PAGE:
The Golden Rules for Disrepair and Access

Increasingly, we are being instructed by Social Landlords who are facing issues with access. Focusing on disrepair cases, this can be costly and frustrating. The tenant has complained of defects, so why won’t they let you in to carry out repairs? What can you, as a landlord, do in this situation?

Below are our Golden Rules to keep in mind when dealing with disrepair cases.

Letter of Claim – act quickly

When you receive a Letter of Claim, review it for anything that may be important from the outset of the case: this includes information regarding access and agreeing works through the solicitors. Most importantly, review the alleged defects for anything that could be urgent e.g., a leak or an infestation. Make an appointment to inspect and repair, but make sure to keep the solicitors updated throughout.

Don’t ignore early signs of access issues

In following the Pre-Action Protocol for Housing Conditions, an expert inspection can be agreed before you attend to carry out works. This may be your first indication of access issues – keep an eye on how many attempts the expert makes to inspect the Property and bear it in mind when arranging works. It may be best to begin warning letters for the first works raised.

Tenant engagement and customer service is vital

Tenant engagement is crucial when dealing with access issues and to make matters even more complicated, every case will be different. It is important to listen to the tenant and adapt your approach to each case. It may be that their failure to allow access is not as straightforward as it seems – it could allude to deeper issues such as poor property condition or a breach of tenancy happening within the property. It is up to the landlord to tailor their approach adequately and work with the tenant, not against them.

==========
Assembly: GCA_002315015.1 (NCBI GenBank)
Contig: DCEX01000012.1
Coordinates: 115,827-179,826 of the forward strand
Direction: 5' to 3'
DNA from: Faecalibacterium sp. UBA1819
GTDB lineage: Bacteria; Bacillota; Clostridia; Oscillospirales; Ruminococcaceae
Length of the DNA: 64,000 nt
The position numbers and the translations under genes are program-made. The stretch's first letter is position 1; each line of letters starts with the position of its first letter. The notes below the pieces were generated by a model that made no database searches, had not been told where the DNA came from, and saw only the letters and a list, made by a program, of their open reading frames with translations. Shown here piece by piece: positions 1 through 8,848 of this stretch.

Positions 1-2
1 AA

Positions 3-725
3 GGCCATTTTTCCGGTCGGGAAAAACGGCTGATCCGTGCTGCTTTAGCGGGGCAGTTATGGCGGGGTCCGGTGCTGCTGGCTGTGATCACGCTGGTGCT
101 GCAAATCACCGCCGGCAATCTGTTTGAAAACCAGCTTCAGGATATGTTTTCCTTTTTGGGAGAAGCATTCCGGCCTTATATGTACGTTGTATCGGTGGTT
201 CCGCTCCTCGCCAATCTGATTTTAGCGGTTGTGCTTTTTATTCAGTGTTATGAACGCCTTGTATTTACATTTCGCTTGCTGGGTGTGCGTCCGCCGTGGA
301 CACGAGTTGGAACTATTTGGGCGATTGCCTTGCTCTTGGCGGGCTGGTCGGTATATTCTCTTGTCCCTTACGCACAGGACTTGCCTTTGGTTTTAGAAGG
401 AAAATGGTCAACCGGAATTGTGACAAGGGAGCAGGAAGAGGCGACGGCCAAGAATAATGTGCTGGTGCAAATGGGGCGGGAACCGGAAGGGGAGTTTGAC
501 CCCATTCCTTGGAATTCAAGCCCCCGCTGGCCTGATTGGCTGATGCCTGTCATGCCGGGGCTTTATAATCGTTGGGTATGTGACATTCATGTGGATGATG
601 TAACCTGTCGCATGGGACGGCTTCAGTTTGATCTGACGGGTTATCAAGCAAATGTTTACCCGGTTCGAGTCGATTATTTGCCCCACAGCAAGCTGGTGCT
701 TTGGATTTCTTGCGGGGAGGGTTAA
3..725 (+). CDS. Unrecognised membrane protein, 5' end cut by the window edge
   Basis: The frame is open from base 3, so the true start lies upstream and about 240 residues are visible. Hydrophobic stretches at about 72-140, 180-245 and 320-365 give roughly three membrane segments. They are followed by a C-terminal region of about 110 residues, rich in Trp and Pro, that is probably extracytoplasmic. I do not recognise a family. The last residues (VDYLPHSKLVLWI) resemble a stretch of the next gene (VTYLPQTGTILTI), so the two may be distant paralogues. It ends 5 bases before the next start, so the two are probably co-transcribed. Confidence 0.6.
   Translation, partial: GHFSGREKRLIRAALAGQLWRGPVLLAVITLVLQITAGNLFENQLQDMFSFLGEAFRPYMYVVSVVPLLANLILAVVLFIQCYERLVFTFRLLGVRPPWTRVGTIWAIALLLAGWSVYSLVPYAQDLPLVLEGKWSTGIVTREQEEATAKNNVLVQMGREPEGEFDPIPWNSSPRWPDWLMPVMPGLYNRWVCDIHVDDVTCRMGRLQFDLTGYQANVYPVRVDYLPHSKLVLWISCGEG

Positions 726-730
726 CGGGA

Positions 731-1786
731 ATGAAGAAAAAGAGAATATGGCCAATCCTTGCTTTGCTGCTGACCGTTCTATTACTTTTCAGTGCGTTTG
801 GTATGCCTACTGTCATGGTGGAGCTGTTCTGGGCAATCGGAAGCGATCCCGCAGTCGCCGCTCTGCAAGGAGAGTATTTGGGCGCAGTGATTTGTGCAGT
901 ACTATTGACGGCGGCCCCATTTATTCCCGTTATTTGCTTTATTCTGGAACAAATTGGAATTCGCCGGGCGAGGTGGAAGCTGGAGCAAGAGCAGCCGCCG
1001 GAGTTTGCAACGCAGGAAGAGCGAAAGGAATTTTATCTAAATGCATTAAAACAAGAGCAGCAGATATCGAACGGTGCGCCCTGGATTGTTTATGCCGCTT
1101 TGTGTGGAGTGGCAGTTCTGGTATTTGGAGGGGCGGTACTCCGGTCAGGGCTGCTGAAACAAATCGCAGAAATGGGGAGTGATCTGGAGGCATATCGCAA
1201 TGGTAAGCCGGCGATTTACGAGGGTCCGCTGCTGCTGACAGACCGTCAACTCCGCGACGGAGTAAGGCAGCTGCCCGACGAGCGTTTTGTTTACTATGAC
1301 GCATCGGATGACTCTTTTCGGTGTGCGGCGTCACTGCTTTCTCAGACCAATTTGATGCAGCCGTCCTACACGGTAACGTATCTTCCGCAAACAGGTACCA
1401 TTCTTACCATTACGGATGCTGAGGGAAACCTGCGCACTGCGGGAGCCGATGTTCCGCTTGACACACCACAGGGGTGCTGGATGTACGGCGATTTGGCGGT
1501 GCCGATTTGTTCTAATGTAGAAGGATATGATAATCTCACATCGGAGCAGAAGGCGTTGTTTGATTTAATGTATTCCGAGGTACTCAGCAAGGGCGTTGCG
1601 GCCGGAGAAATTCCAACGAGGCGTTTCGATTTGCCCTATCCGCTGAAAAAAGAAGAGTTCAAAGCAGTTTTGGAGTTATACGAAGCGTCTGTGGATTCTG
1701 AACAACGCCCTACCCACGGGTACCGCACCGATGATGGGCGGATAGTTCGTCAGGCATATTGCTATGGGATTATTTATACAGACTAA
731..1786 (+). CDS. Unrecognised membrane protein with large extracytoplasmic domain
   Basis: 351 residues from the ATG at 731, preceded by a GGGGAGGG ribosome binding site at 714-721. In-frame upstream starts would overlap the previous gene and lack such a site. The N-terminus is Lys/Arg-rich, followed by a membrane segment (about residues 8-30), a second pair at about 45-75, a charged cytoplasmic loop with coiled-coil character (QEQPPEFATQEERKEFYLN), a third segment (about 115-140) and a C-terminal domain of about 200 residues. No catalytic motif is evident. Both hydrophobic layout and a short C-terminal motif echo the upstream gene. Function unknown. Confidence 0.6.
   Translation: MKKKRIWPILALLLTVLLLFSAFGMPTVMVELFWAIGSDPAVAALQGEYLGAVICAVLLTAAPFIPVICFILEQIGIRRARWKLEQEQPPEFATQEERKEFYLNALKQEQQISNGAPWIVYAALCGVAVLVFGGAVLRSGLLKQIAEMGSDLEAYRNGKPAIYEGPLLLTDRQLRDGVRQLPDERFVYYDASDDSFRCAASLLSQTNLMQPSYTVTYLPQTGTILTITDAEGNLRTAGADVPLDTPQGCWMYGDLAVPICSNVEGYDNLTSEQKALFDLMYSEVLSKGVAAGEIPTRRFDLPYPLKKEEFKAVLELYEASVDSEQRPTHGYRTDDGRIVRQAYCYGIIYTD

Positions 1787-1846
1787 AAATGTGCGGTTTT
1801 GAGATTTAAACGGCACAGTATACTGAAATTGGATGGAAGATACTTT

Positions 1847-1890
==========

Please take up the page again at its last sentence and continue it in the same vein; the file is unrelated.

Know the history of the tenancy

When instructing solicitors on a disrepair matter, if there are historic access issues or even issues as simple as rent arrears, notify them immediately and provide any internal access warning letters that have been sent to the tenant. Having this knowledge will allow the solicitor to approach the matter appropriately.

Arranging works – keep trying no matter what!

If access issues become apparent when attempting to arrange works or inspections, review the tenancy agreement and see which terms are on your side. Most tenancy agreements include a section relating to access which confirms how much notice will be given and what will be done if access is not provided. If possible, it is best practice for you to follow a set procedure which will have long term advantages should legal action be required. The procedure is short, simple and as follows:

1. Book an appointment.

2. Send a warning letter confirming the date and time to the tenant and provide a copy to their solicitors.

3. Attend on the date and time arranged. If access is not gained, leave a calling card, and take a picture of the calling card in front of the entrance to the property.

Repeat these steps until there are at least three failed accesses. At this point, a Letter Before Action should be sent. This should state that this is the final opportunity for the tenant to provide access before legal action is taken. It should clarify the repercussions should access not be provided, which will include injunctive relief and possibly possession proceedings.

Following the same procedure will make the process easier to understand across the board.

Disrepair at Court and your defence

When a disrepair case is issued at Court, failed accesses can work in your favour. When defending a disrepair claim, the Court will look at whether the tenant mitigated their own loss. Simply put, they are not helping the process move forward to repairs being complete if they will not let you in to do them! If the tenancy agreement for the Property confirms a missed appointment fee, this can be used in a defence and counterclaim with the Court.

If you need any advice on this topic, please get in touch with our team of experts.

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